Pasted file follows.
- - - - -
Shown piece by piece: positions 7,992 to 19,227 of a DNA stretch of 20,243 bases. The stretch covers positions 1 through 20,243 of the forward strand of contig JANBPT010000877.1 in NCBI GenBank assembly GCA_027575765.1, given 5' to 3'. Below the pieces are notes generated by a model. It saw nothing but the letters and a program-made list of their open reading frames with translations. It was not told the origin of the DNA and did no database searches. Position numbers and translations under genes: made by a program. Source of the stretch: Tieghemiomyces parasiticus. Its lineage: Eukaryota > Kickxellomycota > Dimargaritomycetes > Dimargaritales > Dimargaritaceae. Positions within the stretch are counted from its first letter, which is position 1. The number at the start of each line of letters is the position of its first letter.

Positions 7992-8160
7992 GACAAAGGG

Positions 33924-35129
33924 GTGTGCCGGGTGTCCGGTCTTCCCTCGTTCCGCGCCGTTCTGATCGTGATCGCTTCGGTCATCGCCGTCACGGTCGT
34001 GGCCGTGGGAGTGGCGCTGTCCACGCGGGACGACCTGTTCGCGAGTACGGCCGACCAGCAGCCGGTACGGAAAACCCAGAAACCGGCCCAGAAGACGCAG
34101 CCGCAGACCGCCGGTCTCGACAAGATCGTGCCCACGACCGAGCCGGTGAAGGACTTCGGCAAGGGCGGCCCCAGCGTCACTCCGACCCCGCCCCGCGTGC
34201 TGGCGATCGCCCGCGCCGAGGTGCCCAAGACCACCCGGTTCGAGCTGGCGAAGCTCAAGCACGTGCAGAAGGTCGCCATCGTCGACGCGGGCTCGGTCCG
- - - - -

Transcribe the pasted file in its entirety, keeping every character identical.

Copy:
Shown piece by piece: positions 7,992 to 19,227 of a DNA stretch of 20,243 bases. The stretch covers positions 1 through 20,243 of the forward strand of contig JANBPT010000877.1 in NCBI GenBank assembly GCA_027575765.1, given 5' to 3'. Below the pieces are notes generated by a model. It saw nothing but the letters and a program-made list of their open reading frames with translations. It was not told the origin of the DNA and did no database searches. Position numbers and translations under genes: made by a program. Source of the stretch: Tieghemiomyces parasiticus. Its lineage: Eukaryota > Kickxellomycota > Dimargaritomycetes > Dimargaritales > Dimargaritaceae. Positions within the stretch are counted from its first letter, which is position 1. The number at the start of each line of letters is the position of its first letter.

Positions 7992-8160
7992 GACAAAGGG

Positions 33924-35129
33924 GTGTGCCGGGTGTCCGGTCTTCCCTCGTTCCGCGCCGTTCTGATCGTGATCGCTTCGGTCATCGCCGTCACGGTCGT
34001 GGCCGTGGGAGTGGCGCTGTCCACGCGGGACGACCTGTTCGCGAGTACGGCCGACCAGCAGCCGGTACGGAAAACCCAGAAACCGGCCCAGAAGACGCAG
34101 CCGCAGACCGCCGGTCTCGACAAGATCGTGCCCACGACCGAGCCGGTGAAGGACTTCGGCAAGGGCGGCCCCAGCGTCACTCCGACCCCGCCCCGCGTGC
34201 TGGCGATCGCCCGCGCCGAGGTGCCCAAGACCACCCGGTTCGAGCTGGCGAAGCTCAAGCACGTGCAGAAGGTCGCCATCGTCGACGCGGGCTCGGTCCG